Perhaps it's not the work itself that is corrupting but the company Trigg keeps. He'll "become more  like the people around" him. But Lake Chalice is not sure that applies to what he does with the money. Trigg's coworkers' attitudes will surely reinforce the core value that making bucketloads of cash is a wonderful thing. But his coworkers will have different projects for the spending of it. Some will want a yacht. Some will want the earliest possible retirement. Some will want trophy lovers. Some, perhaps, will want to reinvest all earnings until they have a enough to conquer the world. Lake Chalice's guess is that Wall Street culture is pretty flexible about leaving plans for the spending up to individual taste while holding adamant to the proposition that nothing could possibly be better than acquiring. We could be wrong about that, but the honored place of wealthy philanthropists among the monied class suggests that giving it away is acceptable within Wall Street culture.

Brooks offers:
"Second, I would be wary of inverting the natural order of affections. If you see the world on a strictly intellectual level, then a child in Pakistan or Zambia is just as valuable as your own child. But not many people actually think this way. Not many people value abstract life perceived as a statistic as much as the actual child being fed, hugged, nurtured and played with."
True enough. Not many. But a few -- and Trigg, it seems, may be one. To say that not many actually think this way is only to say that not many people are able to do what Singer shows us morality requires. It is not to claim, let alone argue, that morality does not require it. OK, most don't. But should we all?
Brooks continues:
"If you choose a profession that doesn’t arouse your everyday passion for the sake of serving instead some abstract faraway good, you might end up as a person who values the far over the near. You might become one of those people who loves humanity in general but not the particular humans immediately around. You might end up enlarging the faculties we use to perceive the far — rationality — and eclipsing the faculties we use to interact with those closest around — affection, the capacity for vulnerability and dependence. Instead of seeing yourself as one person deeply embedded in a particular community, you may end up coolly looking across humanity as a detached god."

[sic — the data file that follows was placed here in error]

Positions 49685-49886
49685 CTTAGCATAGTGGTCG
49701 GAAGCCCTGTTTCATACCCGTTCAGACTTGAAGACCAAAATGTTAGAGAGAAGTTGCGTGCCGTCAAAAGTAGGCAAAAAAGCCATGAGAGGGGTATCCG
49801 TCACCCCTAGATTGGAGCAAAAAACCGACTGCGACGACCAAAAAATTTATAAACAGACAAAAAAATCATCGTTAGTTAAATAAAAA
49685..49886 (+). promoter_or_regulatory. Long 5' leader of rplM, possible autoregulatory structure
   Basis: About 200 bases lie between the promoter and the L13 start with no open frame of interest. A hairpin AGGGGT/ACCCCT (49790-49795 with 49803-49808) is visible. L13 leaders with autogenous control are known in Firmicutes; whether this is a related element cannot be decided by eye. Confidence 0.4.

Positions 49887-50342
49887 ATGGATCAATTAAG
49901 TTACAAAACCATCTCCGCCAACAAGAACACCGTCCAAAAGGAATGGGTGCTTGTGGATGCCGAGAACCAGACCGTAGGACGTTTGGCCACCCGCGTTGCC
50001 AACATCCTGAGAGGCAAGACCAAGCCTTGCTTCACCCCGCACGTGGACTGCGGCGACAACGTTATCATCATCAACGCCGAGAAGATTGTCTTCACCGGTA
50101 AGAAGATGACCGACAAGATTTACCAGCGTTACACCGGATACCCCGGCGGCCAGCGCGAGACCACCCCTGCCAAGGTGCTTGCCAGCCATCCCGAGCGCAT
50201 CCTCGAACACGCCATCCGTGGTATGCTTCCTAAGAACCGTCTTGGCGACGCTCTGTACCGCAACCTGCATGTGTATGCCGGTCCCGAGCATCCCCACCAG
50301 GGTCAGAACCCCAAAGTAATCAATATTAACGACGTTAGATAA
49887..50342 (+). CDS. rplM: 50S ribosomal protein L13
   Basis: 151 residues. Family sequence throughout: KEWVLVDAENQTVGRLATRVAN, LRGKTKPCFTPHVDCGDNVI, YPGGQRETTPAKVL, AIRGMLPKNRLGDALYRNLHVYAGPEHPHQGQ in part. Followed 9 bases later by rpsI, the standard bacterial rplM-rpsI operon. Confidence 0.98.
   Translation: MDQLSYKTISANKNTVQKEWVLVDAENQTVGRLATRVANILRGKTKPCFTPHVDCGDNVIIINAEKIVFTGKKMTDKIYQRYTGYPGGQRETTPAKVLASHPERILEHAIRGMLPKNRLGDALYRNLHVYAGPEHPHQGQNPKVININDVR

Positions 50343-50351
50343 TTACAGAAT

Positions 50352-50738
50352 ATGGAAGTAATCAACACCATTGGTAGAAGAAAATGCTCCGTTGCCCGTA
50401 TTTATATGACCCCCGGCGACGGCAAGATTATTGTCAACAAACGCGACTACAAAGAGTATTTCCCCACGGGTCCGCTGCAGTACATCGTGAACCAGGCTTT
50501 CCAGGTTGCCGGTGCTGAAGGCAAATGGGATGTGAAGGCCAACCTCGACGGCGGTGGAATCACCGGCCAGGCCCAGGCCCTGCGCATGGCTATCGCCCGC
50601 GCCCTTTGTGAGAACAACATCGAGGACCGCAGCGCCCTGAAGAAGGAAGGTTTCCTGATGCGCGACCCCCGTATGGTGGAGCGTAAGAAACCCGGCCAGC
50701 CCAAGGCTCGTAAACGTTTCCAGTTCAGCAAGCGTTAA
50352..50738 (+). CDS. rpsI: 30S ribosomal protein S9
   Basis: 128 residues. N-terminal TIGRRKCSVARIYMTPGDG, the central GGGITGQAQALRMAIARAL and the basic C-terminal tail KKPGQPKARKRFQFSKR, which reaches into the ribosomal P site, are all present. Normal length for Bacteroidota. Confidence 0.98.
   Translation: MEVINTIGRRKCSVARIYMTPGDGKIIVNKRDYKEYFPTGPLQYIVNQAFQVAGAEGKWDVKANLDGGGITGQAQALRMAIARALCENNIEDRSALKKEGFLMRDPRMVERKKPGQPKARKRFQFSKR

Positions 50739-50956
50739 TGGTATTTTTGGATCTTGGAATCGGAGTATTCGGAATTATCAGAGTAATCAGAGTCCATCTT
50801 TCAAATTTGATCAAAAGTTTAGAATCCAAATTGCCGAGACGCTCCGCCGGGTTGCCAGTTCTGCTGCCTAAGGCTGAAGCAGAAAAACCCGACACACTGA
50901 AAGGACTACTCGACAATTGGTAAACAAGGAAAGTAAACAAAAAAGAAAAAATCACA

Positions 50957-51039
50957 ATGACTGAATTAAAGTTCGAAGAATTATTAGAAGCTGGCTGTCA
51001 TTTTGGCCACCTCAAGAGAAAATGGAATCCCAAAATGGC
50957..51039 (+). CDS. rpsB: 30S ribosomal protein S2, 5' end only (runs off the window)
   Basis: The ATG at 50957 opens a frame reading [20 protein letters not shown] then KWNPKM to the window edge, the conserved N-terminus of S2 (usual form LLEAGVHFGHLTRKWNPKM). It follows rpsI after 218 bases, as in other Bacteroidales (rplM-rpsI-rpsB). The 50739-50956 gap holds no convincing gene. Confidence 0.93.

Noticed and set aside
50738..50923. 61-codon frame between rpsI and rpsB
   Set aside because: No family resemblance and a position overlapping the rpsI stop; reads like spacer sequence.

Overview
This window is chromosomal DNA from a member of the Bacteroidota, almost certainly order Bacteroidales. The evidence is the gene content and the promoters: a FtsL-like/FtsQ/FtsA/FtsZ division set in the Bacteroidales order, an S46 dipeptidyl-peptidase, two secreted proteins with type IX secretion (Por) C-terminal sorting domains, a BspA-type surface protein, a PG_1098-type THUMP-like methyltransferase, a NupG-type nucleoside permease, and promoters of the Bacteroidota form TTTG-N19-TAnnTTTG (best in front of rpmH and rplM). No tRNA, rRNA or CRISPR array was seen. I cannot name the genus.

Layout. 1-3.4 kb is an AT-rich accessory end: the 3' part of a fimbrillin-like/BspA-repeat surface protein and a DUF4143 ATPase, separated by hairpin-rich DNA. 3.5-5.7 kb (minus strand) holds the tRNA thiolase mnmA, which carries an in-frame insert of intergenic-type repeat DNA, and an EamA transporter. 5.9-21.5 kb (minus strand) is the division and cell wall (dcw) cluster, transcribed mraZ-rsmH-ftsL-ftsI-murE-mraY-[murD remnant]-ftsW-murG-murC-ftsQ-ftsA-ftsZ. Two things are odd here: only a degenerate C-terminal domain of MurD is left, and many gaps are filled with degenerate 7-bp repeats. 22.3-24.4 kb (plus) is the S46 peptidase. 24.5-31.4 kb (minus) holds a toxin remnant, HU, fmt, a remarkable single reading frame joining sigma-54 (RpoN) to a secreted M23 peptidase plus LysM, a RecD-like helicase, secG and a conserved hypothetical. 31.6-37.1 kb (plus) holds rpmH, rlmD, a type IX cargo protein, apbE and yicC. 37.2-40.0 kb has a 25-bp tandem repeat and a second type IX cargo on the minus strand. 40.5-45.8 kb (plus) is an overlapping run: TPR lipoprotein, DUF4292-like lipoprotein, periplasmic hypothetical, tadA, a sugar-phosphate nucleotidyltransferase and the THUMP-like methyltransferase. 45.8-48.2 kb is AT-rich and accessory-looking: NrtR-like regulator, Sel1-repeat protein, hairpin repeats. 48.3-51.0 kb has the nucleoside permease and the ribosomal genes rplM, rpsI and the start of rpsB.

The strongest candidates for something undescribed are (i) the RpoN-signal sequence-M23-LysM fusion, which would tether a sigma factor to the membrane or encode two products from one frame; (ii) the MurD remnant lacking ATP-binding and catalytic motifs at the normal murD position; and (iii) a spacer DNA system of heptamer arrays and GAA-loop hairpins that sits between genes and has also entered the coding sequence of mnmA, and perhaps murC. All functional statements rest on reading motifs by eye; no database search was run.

Brooks then invokes the Buechner quote that we have ourselves so often invoked:
"When most people pick a vocation, they don’t only want one that will be externally useful. They want one that they will enjoy, and that will make them a better person. They want to find that place, as the novelist Frederick Buechner put it, 'where your deep gladness and the world’s deep hunger meet.'"
It's a fair enough point that one might end up valuing the far over the near, etc. Might. That's true for any of us. Also, might not. But, yes, it's worth keeping an eye on. Lake Chalice hopes that young Mr. Trigg's passions are, in fact, aroused by the challenges of the job and the prospect of making money to fight malaria. We hope that he finds his work fun and enjoyable. If it's possible for someone to enjoy being a hedge fund manager for the sake of buying vast tracts of real estate, then it would seem possible to enjoy being a hedge fund manager for the sake of buying vast flasks of malaria medicine. It is, of course, always a good idea to check in with oneself and ask whether one is sufficiently loving to the particular humans immediately around as well as to those far away. Trigg would appear to be in no greater danger of emotional detachment from friends and family than anyone else. It's a good question for all of us.

From the briefest of glimpses afforded into Jason Trigg's life by Dylan Matthews' article in the Washington Post, we have no basis for supposing that the job he's in isn't the place where his "deep gladness and the world's deep hunger meet." As an MIT computer science graduate, it may well be that he enjoys solving the sorts of puzzles involved in writing "software that turns a lot of money into even more money."

That said, at the end of the day, we actually have considerable sympathy for Brooks' point. Our souls do require work that is intrinsically rewarding rather than merely extrinsically.
"Taking a job just to make money is probably going to be corrosive, even if you use the money for charity rather than sports cars."
Yes, it probably is. We notice, however, that this objection applies to anyone working on Wall Street. To work in the financial sector is precisely to work "just" to make money -- that's why they call it "the financial sector." Money is the only product of that industry, and if we encourage people to choose work that is valuable for its own sake, then we must always discourage them from Wall Street jobs, since money is the one thing that, by its nature, cannot be valuable for its own sake. Its value necessarily lies only in what can be done with it. If Jason Trigg shouldn't be on Wall Street, no one should. And if the making of money the Wall Street way can ennoble any soul -- because said soul holds a sincere and undeluded belief in the good that money can do -- then Jason Trigg's soul is eligible.